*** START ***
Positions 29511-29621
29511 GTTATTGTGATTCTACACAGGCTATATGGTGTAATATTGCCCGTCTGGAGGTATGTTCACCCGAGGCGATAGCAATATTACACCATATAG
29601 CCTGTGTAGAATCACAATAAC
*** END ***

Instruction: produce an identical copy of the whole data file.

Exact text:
Positions 29511-29621
29511 GTTATTGTGATTCTACACAGGCTATATGGTGTAATATTGCCCGTCTGGAGGTATGTTCACCCGAGGCGATAGCAATATTACACCATATAG
29601 CCTGTGTAGAATCACAATAAC